The analysis is based on pooled European Social Survey data, Round 7 with 21 countries, the total N of cases is above 30,000. The focus is on the degree holders, roughly a quarter of all observations on average, respondents with BA and MA (N= about 7500). The exact countries and their grouping look like this: Northern EU: Denmark, Finland, Norway, Sweden; Western EU: Austria, Belgium, France, Germany, Netherlands, Switzerland; Anglo-Saxon: Great Britain, Ireland; Southern (Mediterranean): Italy, Portugal, Spain; Post-communist (CEE): Czech Republic, Hungary, Poland, Slovenia; Post-communist (Baltic): Estonia,, Lithuania. For investigating the match between education and occupation, data allow predicting the impact of holding BA or MA degrees but more details, e.g. field of study, are not present. Job is coded by ISCO and this can be transferred into occupational prestige scores (SIOPS – Ganzeboom at al. 1992). For measurement of mismatch two dependent variables are defined. There is an absolute measure, the job does not require a diploma and jobs in ISCO main category 3-9 are considered as under-employment for respondents with tertiary education. Alternatively, a relative country specific measure is also developed. The mean value of the SIOPS score is calculated for graduates with BA and MA degree in each county and the definition of relative mismatch is based on this mean value and its standard deviation. - matching job = SIOPS score around the mean +- 1 std.dev. - positive mismatch = score above the mean + 1 std.dev. & above - negative mismatch = score below the mean - 1 std.dev. & below The paper provides descriptive statistics by countries in comparative manner. Then multivariate analysis is used to investigate the probability of mismatch. For absolute mismatch, logistic regression is applied for predicting the odds of under-employment with tertiary education. For relative mismatch, multinominal logistic regression is applied for predicting positive / negative mismatch (reference: matching job). ESS data cover respondents aged 15 and above but an upper age limit of 65 is defined. Nevertheless, job status used for analysing mismatch refers to the current job and this means an occupation at various ages. Consequently, a control for age / cohort is crucial. In principle, this perspective allows two kinds of interpretation: (1) age effect measures how probability of the mismatch changes as one is getting older; (2) cohort effect measures how probability of the mismatch changes for respondents belonging to younger vs. older cohorts.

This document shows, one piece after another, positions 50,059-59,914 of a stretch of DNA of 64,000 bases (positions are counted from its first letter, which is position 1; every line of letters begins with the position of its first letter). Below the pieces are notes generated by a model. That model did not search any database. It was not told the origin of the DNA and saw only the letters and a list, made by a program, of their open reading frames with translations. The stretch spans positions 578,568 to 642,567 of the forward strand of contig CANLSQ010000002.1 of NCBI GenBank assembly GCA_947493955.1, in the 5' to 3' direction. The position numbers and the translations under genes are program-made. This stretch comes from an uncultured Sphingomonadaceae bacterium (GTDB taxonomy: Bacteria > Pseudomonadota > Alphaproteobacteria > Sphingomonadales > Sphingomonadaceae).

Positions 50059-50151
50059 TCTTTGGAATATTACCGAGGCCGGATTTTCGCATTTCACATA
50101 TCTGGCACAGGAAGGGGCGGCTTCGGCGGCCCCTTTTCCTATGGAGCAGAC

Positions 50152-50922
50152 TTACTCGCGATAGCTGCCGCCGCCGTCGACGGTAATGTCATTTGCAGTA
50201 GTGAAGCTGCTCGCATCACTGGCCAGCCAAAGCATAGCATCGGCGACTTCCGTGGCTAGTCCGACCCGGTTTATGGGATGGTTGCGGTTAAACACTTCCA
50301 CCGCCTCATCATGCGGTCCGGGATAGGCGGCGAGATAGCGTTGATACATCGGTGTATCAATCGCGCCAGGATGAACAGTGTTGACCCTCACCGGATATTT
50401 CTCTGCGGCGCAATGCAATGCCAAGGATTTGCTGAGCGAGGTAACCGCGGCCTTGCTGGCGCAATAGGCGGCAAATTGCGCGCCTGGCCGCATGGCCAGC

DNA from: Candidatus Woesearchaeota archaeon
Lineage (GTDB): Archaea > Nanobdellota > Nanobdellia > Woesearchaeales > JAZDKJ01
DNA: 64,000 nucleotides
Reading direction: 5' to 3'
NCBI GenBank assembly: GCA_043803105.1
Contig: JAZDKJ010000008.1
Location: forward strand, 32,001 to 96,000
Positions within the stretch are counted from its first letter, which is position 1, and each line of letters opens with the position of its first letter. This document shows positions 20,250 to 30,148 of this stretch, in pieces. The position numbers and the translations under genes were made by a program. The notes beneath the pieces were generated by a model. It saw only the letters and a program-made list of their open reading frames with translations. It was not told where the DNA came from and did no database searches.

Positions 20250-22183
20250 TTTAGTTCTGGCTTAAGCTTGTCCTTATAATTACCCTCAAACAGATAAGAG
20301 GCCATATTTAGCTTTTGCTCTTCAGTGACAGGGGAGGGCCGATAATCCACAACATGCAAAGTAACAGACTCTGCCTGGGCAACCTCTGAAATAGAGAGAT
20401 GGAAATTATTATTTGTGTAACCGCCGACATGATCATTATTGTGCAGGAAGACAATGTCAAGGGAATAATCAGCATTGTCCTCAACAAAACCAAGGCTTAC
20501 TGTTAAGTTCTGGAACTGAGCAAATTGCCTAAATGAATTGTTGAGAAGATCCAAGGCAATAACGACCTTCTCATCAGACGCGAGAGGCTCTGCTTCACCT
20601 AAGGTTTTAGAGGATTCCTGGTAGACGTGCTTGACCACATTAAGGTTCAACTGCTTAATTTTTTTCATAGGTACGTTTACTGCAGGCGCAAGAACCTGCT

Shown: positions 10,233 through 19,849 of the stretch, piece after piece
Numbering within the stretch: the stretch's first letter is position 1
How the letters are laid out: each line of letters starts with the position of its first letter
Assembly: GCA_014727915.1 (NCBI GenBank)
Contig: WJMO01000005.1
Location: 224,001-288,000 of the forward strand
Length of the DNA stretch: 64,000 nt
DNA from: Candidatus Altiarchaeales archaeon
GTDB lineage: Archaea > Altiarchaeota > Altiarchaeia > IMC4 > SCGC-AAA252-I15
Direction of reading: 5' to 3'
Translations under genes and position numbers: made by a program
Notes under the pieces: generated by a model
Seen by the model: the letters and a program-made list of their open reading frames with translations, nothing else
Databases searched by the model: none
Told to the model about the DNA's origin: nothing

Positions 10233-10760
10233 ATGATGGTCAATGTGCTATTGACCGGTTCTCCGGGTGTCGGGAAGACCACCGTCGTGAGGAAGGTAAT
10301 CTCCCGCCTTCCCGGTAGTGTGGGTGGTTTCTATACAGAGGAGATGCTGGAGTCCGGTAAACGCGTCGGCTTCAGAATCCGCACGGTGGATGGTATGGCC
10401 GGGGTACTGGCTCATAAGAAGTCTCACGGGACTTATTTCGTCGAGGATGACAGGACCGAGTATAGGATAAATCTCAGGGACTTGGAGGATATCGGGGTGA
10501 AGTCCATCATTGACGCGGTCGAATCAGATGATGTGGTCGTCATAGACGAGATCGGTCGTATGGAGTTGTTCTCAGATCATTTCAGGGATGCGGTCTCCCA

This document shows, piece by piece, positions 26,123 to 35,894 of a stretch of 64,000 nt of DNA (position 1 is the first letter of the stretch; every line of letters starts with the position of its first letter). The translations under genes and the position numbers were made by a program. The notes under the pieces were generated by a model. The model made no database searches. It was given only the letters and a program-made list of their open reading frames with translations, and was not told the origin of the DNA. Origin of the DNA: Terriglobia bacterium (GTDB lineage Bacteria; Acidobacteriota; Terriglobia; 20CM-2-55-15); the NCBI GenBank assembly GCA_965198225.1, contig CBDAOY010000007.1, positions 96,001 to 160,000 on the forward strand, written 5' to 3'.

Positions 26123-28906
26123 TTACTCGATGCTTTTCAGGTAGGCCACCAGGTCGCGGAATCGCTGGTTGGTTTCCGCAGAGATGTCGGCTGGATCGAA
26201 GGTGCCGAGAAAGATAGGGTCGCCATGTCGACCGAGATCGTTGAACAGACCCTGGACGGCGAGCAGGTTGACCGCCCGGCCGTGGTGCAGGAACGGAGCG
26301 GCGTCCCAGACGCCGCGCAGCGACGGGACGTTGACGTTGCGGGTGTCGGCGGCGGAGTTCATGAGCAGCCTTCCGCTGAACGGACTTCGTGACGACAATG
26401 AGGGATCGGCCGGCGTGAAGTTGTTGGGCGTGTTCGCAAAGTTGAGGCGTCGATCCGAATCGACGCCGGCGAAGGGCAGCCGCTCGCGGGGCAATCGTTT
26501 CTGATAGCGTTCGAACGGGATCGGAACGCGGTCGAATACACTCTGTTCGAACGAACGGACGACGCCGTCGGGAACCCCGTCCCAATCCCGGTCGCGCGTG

The paper is basically an explorative analysis. Job mismatch exists with substantial variation for BA and MA degrees, in the various cohorts and in the various school system – labour market regimes. The rate of absolute mismatch is higher with BA degree, in particular in Portugal, Finland, France, Lithuania, Czech Republic. MA degree saves from under-employment in Denmark, Norway, Switzerland, Portugal to bigger extent. However, the mismatch is relatively high in the UK, Netherlands, Slovenia, Czech Republic, Spain even with MA degree. From a graduate perspective, it is worth to invest into obtaining a MA degree is some countries, while it does not matter to have either a BA or a MA degree in other countries for avoiding under-employment. The occurrence of relative positive mismatch (having a job with higher prestige than the average in the given country) is higher for graduates with MA degree as compared to the occurrence of relative negative mismatch (having a job with lower prestige than the average in the given country). Positive mismatch with MA degree seems to be more frequent in Slovenia, Denmark, Hungary, Finland. BA degree does not show a significant difference. Nevertheless, positive mismatch with BA degree seems to be more frequent in Austria, Germany, Slovenia, Switzerland, Hungary. Graduates belonging to younger cohorts may suffer from education–occupation mismatch to larger extent. This may be due to educational expansion, rising labour market uncertainties or simply because of being in the beginning of their work career. School-to-work transition is getting mixed, conceptual regime characteristics may need refinement and revision. It is getting hard to detect and apply ILM / OLM differences, the role of EPL, and of insider vs. outsider labour market in order to explain or understand country variation.